An application may call getRowtimeBound() several times; the value returned may increase, which means that the system has provided the client with a stronger bound.

Rowtime Bounds and UDFs

A UDF (User-Defined Function), coded in Java, can be used as an element of a scalar SQL expression. Thus it is used as part of a row-by-row transformation or a filter. In s-Server, a UDF passes on rowtime bounds unchanged.

Rowtime Bounds and UDXes

When writing a UDX (User-Defined Transformation), you need to be aware of rowtime bounds. See the topic Rowtime Bounds and UDXs in the Integration Guide for more details.

Rowtime Bounds and Adapters

An adapter is a Java module that is either a data source or a data sink. A data source calls the Java interface com.sqlstream.plugin.RowSink to send rows, and a data sink implements the same interface to receive rows.

This interface has a method to transfer a rowtime bound:

 void sendRowtimeBound(Timestamp);

A data source can call this, to the same effect as a JDBC client data source calling StreamingPreparedStatement.setRowtimeBound A data sink may use rowtime bounds sent to it as hints about future inputs, which may allow it to do some computations in advance, in a way analogous to the merge operator discussed above.

Some JDBC Examples

An Example of a JDBC Data Source

The following lines of Java code provide an example of a producer introducing a bound with a later rowtime than the last occurring row. These lines produce the three orders shown in the Implicit Rowtime Bounds section, followed by an arbitrary later bound:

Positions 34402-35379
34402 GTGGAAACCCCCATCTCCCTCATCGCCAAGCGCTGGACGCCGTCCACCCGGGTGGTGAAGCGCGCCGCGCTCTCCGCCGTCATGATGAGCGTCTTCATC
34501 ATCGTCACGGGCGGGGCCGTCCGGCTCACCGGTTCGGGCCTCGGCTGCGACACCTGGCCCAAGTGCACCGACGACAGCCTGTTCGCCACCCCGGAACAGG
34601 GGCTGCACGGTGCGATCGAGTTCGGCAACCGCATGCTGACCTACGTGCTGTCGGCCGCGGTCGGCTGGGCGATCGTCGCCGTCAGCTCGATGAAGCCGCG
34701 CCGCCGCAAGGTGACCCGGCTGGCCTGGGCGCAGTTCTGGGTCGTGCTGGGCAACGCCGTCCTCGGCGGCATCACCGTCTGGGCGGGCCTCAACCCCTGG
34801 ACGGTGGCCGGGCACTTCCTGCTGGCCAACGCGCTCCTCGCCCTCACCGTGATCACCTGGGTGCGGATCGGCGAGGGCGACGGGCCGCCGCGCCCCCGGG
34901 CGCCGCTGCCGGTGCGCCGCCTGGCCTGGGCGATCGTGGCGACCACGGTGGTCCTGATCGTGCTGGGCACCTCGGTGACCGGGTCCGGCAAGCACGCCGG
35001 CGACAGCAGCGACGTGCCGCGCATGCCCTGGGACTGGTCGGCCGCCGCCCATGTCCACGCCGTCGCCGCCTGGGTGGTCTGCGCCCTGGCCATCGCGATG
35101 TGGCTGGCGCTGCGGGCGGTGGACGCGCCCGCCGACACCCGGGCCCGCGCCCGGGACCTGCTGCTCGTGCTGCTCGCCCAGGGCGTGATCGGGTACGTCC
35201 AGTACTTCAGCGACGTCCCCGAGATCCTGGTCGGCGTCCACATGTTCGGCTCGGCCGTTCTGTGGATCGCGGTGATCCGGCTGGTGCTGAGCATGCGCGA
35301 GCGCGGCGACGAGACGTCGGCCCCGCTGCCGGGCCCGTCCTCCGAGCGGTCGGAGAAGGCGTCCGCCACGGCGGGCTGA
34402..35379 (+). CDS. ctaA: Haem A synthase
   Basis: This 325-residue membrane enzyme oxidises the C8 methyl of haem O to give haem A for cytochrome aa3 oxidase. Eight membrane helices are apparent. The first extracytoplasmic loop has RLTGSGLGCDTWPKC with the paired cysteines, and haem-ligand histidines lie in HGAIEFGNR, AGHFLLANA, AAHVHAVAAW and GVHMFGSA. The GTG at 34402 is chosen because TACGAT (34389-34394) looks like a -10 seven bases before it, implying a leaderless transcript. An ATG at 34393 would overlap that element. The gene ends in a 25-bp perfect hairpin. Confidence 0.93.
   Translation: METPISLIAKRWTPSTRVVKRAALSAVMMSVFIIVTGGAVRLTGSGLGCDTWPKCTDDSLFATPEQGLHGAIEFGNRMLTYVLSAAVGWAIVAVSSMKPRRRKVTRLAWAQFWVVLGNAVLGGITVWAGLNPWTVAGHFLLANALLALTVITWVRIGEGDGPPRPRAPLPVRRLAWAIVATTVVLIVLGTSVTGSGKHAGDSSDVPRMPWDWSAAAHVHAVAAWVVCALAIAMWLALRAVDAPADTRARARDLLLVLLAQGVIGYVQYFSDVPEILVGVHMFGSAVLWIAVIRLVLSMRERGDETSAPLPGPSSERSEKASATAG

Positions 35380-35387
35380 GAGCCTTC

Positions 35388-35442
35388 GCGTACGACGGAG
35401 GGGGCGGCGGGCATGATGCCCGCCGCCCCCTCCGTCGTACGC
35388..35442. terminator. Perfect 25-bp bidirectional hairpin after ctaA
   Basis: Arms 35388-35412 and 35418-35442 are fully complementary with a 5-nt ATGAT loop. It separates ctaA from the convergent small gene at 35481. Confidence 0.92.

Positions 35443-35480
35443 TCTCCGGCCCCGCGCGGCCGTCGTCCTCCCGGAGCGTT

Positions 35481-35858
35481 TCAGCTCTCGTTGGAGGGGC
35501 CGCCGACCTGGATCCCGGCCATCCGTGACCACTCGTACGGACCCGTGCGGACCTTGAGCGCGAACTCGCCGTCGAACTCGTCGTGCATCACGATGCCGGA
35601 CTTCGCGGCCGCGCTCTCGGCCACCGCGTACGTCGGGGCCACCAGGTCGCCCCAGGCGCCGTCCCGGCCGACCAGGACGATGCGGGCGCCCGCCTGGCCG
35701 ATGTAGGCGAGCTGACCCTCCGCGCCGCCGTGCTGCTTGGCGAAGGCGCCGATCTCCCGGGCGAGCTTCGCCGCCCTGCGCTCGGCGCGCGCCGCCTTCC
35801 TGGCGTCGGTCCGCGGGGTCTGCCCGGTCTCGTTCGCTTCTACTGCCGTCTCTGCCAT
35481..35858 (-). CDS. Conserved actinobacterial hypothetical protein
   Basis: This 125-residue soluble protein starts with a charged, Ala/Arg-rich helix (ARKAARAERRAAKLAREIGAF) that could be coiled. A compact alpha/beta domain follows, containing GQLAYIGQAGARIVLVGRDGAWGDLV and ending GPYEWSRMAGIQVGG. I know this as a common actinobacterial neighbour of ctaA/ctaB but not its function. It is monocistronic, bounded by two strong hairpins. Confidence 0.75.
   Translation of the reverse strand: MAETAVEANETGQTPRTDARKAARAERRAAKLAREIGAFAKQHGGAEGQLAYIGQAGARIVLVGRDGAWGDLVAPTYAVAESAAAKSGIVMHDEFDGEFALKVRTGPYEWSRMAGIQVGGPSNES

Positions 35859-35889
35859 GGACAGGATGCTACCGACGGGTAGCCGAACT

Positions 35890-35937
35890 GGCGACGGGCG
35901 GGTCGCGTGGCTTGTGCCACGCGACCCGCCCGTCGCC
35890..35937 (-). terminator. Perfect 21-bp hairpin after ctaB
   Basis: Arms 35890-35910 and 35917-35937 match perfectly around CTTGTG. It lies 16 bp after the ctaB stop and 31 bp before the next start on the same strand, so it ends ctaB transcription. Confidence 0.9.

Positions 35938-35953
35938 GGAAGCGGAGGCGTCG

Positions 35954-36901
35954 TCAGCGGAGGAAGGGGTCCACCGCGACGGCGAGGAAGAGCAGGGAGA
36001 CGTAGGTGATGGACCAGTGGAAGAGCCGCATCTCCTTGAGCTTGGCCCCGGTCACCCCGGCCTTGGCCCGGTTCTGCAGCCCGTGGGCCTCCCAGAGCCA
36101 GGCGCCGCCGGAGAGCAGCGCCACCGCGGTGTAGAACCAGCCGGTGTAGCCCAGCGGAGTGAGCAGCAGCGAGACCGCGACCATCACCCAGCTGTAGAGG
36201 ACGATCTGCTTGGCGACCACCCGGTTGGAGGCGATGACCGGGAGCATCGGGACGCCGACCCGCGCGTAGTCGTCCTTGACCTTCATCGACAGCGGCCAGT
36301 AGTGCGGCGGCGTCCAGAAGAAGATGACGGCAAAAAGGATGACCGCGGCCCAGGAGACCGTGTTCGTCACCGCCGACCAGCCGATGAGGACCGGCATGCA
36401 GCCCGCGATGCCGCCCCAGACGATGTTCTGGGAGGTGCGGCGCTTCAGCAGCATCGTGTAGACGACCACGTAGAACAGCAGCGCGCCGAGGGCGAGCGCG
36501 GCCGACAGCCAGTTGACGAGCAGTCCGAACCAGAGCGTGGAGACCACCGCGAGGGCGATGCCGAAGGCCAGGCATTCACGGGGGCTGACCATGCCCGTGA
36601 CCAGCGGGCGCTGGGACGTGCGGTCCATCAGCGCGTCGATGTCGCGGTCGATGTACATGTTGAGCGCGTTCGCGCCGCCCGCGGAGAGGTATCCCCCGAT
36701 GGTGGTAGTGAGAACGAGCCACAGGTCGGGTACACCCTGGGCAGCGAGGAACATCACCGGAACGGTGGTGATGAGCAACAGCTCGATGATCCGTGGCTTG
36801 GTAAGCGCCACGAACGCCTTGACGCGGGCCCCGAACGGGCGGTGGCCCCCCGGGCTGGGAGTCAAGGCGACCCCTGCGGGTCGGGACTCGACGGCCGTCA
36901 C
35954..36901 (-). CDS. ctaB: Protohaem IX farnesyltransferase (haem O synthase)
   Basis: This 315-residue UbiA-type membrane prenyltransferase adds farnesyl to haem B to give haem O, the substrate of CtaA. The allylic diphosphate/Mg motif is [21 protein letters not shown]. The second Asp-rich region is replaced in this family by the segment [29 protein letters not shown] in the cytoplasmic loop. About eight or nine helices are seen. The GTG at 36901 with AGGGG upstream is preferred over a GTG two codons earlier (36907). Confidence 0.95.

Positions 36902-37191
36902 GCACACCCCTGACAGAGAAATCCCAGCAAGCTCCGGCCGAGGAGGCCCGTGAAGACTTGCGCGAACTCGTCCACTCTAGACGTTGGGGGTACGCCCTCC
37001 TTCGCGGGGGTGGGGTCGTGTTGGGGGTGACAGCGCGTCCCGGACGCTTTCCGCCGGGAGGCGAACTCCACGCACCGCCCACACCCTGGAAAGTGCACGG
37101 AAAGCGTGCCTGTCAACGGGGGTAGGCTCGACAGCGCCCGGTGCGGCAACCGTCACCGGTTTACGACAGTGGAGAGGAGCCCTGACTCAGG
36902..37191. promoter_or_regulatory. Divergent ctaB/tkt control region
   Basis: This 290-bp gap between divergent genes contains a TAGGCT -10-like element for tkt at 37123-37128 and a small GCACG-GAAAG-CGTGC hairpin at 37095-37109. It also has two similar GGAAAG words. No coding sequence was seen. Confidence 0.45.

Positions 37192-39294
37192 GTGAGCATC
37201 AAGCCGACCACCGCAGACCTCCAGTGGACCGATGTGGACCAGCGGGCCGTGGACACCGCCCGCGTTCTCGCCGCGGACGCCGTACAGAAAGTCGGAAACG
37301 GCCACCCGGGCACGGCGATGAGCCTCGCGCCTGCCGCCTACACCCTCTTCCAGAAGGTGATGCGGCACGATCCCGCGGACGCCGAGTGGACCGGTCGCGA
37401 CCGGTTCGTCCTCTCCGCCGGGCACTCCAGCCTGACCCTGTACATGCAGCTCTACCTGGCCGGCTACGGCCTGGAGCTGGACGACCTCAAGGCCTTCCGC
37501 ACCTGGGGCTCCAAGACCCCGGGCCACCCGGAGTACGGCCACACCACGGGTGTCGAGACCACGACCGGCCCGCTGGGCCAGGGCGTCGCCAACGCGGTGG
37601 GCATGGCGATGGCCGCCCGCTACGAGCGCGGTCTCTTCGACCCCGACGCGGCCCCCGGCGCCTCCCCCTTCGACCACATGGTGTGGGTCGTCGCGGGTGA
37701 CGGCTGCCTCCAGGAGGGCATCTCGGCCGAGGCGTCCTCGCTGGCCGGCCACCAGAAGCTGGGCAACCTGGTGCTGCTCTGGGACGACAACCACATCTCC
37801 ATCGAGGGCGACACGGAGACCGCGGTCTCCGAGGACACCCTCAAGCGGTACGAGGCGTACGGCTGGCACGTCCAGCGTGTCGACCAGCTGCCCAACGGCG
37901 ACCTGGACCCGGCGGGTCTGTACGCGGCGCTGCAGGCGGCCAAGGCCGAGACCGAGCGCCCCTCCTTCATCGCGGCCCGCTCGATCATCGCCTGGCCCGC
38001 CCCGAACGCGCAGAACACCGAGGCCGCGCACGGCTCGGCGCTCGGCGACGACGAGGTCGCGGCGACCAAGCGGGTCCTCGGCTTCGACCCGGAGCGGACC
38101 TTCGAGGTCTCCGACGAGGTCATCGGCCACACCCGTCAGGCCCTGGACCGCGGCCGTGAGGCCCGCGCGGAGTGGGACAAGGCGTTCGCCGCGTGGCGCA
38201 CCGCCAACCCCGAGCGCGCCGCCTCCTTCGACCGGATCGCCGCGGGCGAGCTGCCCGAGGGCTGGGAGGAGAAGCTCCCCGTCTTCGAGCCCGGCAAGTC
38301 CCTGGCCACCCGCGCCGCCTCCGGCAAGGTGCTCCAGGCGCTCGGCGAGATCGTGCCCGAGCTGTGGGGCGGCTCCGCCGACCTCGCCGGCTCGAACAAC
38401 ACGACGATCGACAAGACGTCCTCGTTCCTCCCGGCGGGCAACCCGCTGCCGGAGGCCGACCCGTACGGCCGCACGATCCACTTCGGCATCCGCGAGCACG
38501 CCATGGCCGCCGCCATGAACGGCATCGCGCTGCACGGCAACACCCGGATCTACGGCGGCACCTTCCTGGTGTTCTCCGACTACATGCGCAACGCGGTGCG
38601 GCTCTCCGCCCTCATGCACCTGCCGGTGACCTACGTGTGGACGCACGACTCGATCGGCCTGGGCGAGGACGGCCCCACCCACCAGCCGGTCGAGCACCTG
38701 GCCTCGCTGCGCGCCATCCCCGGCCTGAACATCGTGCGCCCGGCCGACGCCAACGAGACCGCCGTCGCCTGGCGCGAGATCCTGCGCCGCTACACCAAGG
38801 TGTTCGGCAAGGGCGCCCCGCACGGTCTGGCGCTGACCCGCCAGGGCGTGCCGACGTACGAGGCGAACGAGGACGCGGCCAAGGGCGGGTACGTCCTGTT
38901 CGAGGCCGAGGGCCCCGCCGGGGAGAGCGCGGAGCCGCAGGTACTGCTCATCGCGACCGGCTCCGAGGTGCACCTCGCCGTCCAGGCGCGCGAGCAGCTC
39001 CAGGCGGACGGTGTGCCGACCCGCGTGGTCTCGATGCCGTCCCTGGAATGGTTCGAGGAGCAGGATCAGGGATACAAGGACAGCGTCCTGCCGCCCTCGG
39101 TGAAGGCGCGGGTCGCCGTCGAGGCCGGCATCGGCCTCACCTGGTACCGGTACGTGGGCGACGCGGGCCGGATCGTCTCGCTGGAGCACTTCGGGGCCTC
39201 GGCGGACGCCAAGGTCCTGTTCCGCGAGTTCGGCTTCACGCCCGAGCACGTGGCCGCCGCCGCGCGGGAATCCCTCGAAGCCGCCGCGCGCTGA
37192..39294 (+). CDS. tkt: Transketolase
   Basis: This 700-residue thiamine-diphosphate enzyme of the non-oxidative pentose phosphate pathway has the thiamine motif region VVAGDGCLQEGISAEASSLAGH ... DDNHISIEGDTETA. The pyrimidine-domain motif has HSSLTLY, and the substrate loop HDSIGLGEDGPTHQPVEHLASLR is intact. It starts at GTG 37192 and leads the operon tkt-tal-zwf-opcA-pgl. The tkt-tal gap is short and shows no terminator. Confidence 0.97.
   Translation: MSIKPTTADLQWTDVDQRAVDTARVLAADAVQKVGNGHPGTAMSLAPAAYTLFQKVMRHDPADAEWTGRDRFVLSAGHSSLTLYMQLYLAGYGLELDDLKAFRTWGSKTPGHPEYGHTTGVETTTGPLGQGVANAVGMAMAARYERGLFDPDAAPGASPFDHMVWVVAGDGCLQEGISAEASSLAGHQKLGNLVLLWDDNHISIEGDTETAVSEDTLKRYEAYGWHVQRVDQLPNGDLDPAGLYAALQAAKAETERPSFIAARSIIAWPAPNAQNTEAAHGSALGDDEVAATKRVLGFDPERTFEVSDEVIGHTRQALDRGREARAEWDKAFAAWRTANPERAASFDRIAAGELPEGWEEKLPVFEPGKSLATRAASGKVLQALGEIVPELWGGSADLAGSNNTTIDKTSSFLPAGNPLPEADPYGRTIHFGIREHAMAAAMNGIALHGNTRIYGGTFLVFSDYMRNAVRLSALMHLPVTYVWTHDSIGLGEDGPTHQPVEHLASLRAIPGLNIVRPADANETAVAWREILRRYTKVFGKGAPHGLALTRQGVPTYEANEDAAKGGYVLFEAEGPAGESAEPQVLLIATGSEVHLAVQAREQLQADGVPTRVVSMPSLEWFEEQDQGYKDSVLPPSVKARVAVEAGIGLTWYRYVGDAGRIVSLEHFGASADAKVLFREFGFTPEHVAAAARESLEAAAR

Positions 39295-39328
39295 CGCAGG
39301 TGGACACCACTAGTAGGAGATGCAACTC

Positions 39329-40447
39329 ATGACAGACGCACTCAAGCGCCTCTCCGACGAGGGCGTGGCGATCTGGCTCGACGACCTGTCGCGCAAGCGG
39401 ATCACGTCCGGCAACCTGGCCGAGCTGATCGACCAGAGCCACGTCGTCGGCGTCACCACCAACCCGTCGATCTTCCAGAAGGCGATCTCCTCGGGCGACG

1.  Connection connection01;

2.  StreamingPreparedStatement pstmt = connection.prepareStatement(

3.      "INSERT INTO Orders (rowtime, ticker) VALUES (?, ?)");

4.  // Create a calendar for '2006-09-11 12:00:00'.

5.  Calendar calendar01 = Calendar.getInstance(TimeZone.getTimeZone("GMT"));

6.  calendar01.set(Calendar.YEAR, 2006);

7.  calendar01.set(Calendar.MONTH, 09); // months are 0-based

8.  calendar01.set(Calendar.DAY_OF_MONTH, 11);

9.  calendar01.set(Calendar.HOUR_OF_DAY, 12);

10. calendar01.set(Calendar.MINUTE, 0);

11. calendar01.set(Calendar.SECOND, 0);

12. // Send ORDERS: 'ORCL', rowtime '2006-09-11 12:00:00'.

13. pstmt.set(1, new Timestamp(calendar01.getTimeInMillis()));

14. pstmt.set(2, "ORCL");

15. pstmt.execute();

16. // Send ORDERS: 'MSFT', rowtime '2006-09-11 12:01:00'.

17. calendar01.set(Calendar.MINUTE, 1);

18. pstmt.set(1, new Timestamp(calendar01.getTimeInMillis()));

19. pstmt.set(2, "MSFT");

20. pstmt.execute();

21. // Send ORDERS: 'IBM', rowtime '2006-09-11 12:02:00'.

22. calendar01.set(Calendar.MINUTE, 2);

23. pstmt.set(1, new Timestamp(calendar01.getTimeInMillis()));

24. pstmt.set(2, "IBM");

25. pstmt.execute();

26. // Send rowtime bound '2006-09-11 12:05:00'.

27. calendar01.set(Calendar.MINUTE, 5);

28. pstmt.setRowtimeBound(new Timestamp(calendar01.getTimeInMillis()));

 

The results of this code are as follows:

Set up the calendar for the 10th month, 11th day, 12th hour (lines 4 through 11).
Create the first order, for ORCL, occurring exactly at 12:00:00 (lines 12 through 15).
Create the second order, for MSFT, occurring exactly at 12:01:00 (lines 16 - 20).
Create the third order, for IBM, occurring exactly at 12:02:00 (lines 21 - 25).
Create the producer's chosen arbitrary bound [2006-09-11 12:05:00] (lines 26 - 28).

These 28 lines will create the previous sequence of rows, and follow it with the bound: ORDERS.bound: rowtime '2006-09-11 12:05:00'. The bound is a promise by the caller not to insert another row using this prepared statement with a rowtime earlier than 2006-09-11 12:05:00.